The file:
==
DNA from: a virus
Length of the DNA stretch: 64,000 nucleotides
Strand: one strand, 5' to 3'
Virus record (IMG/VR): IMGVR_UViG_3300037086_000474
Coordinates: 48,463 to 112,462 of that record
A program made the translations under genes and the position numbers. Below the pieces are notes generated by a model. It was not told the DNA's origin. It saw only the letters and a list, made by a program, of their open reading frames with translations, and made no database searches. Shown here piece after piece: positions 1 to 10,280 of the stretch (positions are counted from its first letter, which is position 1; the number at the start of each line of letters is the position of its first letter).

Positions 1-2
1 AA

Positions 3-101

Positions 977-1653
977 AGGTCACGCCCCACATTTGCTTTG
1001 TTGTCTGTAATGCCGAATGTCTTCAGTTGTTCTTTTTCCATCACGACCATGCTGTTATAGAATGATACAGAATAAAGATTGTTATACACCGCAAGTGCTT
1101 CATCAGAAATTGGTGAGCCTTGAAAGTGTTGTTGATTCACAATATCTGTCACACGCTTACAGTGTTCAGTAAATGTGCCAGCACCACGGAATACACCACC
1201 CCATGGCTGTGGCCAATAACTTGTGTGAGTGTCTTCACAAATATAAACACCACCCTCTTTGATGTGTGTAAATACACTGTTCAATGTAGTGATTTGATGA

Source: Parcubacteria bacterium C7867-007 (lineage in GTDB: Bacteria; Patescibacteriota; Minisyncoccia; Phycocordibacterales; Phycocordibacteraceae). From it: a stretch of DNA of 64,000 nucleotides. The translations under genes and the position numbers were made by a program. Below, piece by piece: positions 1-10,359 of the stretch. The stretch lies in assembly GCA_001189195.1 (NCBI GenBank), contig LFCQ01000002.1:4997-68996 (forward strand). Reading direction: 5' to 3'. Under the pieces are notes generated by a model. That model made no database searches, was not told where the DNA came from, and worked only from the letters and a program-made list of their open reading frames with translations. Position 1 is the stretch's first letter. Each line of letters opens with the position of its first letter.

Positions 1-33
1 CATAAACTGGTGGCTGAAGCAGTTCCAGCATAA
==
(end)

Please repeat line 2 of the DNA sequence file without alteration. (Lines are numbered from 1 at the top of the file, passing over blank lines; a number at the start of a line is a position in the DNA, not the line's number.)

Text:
Length of the DNA stretch: 64,000 nucleotides